Steel industry fights mass timber bill
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Legislation was introduced in the U.S. House in April to promote the use of mass timber in federal building projects and military construction, and while the timber industry is supportive of the bill, that support isn't universal.

The steel industry is not so enamored with the legislation. In a joint letter to Congress, the American Institute of Steel Construction (AISC), American Iron and Steel Institute (AISI), and Steel Manufacturers Association (SMA) outline their firm opposition to the proposed Mass Timber Federal Buildings Act (S4149) – and urge members of Congress to reject the anti-competitive bill.

The bill, which was introduced by U.S. Senators Jeff Merkley (D-Ore.) and James Risch (R-Idaho) on April 17, would give favorable treatment to the mass timber industry in the awarding of federal and military construction projects – at the expense of other building material competitors, including steel. The letter from steel industry leaders raised substantive concerns about the potential ramifications of this legislation on fair competition, taxpayer value, and sustainability practices within the construction sector.

“While we support the exploration and development of innovative building materials, this bill, and similar efforts create an unfair contracting preference and would ultimately hinder rather than promote responsible construction practices,” the letter says.

The Mass Timber Federal Buildings Act would create an incentive for the use of mass timber building materials by providing a preference in federal building contracts for mass timber products. This will give mass timber companies the ability to compete for federal construction, renovation, or acquisition of public buildings and for military construction.

The bill creates a two-tier contracting preference for mass timber. The first-tier preference applies to mass timber that is made within the U.S. and responsibly sourced from state, federal, private, and Tribal forestlands. The second tier, which is optional, applies to mass timber products that are sourced from restoration practices, fire mitigation projects, and/or underserved forest owners. Additionally, this bill contains a reporting requirement for a whole building lifecycle assessment. The results of this assessment will help provide additional evidence of the carbon sequestration benefits of mass timber buildings.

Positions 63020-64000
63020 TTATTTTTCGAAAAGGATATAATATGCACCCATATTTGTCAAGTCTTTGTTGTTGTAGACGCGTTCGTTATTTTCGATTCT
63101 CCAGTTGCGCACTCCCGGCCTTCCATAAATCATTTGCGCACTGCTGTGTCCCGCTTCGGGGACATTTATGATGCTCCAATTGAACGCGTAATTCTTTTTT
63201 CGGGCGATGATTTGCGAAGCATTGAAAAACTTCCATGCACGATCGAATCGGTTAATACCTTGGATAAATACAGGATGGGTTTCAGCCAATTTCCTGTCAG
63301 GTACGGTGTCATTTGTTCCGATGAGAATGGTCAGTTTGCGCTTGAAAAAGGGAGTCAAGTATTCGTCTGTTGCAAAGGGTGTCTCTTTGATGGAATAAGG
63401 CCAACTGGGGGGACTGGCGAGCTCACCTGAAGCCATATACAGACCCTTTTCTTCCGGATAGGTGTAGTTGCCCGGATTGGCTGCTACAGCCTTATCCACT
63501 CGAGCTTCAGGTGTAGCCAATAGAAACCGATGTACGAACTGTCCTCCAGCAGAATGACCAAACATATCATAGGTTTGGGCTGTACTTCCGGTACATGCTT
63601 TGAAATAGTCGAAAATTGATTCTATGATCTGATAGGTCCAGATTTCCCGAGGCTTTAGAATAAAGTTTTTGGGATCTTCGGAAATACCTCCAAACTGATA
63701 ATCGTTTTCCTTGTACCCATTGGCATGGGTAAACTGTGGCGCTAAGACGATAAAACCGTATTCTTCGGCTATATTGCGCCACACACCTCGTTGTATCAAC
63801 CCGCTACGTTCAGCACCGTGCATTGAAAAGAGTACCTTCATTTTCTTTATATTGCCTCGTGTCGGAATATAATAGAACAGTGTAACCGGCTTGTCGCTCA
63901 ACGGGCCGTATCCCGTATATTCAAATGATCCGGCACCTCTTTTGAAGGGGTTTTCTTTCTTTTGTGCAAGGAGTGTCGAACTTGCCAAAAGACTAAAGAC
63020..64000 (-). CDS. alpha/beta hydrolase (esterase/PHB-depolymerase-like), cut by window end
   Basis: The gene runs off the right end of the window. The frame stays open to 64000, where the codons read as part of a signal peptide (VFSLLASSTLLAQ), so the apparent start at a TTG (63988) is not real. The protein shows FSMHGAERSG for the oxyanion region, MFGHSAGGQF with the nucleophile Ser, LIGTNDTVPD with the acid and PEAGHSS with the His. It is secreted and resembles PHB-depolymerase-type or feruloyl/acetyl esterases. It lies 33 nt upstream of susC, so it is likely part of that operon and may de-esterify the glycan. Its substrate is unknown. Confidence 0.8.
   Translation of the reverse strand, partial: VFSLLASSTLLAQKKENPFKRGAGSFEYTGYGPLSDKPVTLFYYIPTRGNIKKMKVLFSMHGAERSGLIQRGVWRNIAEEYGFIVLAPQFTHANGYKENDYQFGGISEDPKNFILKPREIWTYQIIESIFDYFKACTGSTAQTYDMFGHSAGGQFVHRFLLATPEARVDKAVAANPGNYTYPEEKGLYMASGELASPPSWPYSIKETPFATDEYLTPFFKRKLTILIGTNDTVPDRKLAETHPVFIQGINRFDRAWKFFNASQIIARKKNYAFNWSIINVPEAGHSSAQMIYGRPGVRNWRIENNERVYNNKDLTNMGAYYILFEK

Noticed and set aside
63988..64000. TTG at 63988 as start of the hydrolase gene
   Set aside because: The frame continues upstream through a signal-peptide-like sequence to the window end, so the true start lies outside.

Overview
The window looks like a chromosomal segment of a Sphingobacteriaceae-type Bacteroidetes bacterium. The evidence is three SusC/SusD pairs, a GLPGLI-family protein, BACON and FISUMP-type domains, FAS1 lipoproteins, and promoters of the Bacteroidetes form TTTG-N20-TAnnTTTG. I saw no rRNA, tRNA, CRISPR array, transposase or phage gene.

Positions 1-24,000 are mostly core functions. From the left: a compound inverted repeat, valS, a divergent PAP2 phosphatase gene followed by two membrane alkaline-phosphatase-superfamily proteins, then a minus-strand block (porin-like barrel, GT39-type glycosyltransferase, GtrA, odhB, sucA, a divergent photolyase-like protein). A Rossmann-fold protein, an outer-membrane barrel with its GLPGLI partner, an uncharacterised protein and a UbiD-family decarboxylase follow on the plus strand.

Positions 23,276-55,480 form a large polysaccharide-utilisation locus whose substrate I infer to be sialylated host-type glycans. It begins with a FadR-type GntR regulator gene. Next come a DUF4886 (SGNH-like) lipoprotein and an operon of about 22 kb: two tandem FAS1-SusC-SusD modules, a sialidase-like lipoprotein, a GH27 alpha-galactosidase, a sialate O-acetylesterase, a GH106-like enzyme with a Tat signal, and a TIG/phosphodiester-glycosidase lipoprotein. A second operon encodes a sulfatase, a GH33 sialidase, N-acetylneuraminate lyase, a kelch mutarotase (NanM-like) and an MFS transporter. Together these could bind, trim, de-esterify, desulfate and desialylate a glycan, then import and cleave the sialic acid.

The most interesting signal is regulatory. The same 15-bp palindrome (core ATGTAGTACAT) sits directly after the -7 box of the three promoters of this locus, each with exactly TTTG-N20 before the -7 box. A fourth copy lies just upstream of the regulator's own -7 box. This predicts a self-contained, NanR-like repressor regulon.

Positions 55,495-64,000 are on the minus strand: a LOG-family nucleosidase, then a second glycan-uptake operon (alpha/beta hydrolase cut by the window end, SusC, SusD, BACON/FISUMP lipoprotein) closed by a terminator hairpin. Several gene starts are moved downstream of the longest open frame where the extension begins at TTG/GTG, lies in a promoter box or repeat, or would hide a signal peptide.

The Mass Timber Federal Buildings Act is endorsed by the American Wood Council, Sustainable Northwest, American Forest Resource Council, Forest Landowners Association, National Alliance of Forest Owners (NAFO), Southeastern Lumber Manufacturers Association, Weyerhaeuser, Freres Engineered Wood, and Oregon Mass Timber Coalition.

“It’s abundantly clear that mass timber and wood construction are right-now climate solutions that also support and grow our rural communities. The Mass Timber Federal Buildings Act marks a significant step toward ensuring that the federal government – our nation’s single biggest developer – utilizes these products to reduce the significant carbon emissions from the built environment in this country. The United States is global leader when it comes to managing our forests and the ecosystems, wildlife, and communities that depend on them. This language will ensure that these emerging markets are supported by American manufacturing and sustainably sourced American wood products,” said Jackson Morrill, president and CEO, American Wood Council.

"The United States is the gold standard for forest management practices, and private landowners lead the way in this effort to ensure economic and environmental benefits from this natural resource. While the increasing number of disasters and limited tools to recover threaten our working forests, expanding market access through policies like theMass Timber Federal Buildings Act of 2024 will provide private forest landowners opportunities to continue their sustainable operations by replacing carbon intensive building materials with our domestic supply of timber,” said Scott Jones, CEO, Forest Landowners Association.

In contrast to these viewpoints, the steel groups claim that:

  • Mandated Contracting Preferences: The proposed mandate for contracting preferences favoring wood products would disrupt the competitive bidding process and undermine taxpayer value by neglecting cost-effectiveness and project suitability considerations.
  • Supply Chain Concerns: The potential strain from a surge in demand for wood products, such as increased material costs, has broader implications on the construction industry and project budgets.
  • Neglecting True Sustainability: Mass timber’s sustainability claims are misleading and overstated. Factors such as energy efficiency, durability, and responsible sourcing should be considered in promoting sustainable building practices.
  • Safety Considerations: There is a need for thorough testing and code development to address concerns associated with mass timber construction.
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About the author
Larry Adams | Editor

Larry Adams is a Chicago-based writer and editor who writes about how things get done. A former wire service and community newspaper reporter, Larry is an award-winning writer with more than three decades of experience. In addition to writing about woodworking, he has covered science, metrology, metalworking, industrial design, quality control, imaging, Swiss and micromanufacturing . He was previously a Tabbie Award winner for his coverage of nano-based coatings technology for the automotive industry. Larry volunteers for the historic preservation group, the Kalo Foundation/Ianelli Studios, and the science-based group, Chicago Council on Science and Technology (C2ST).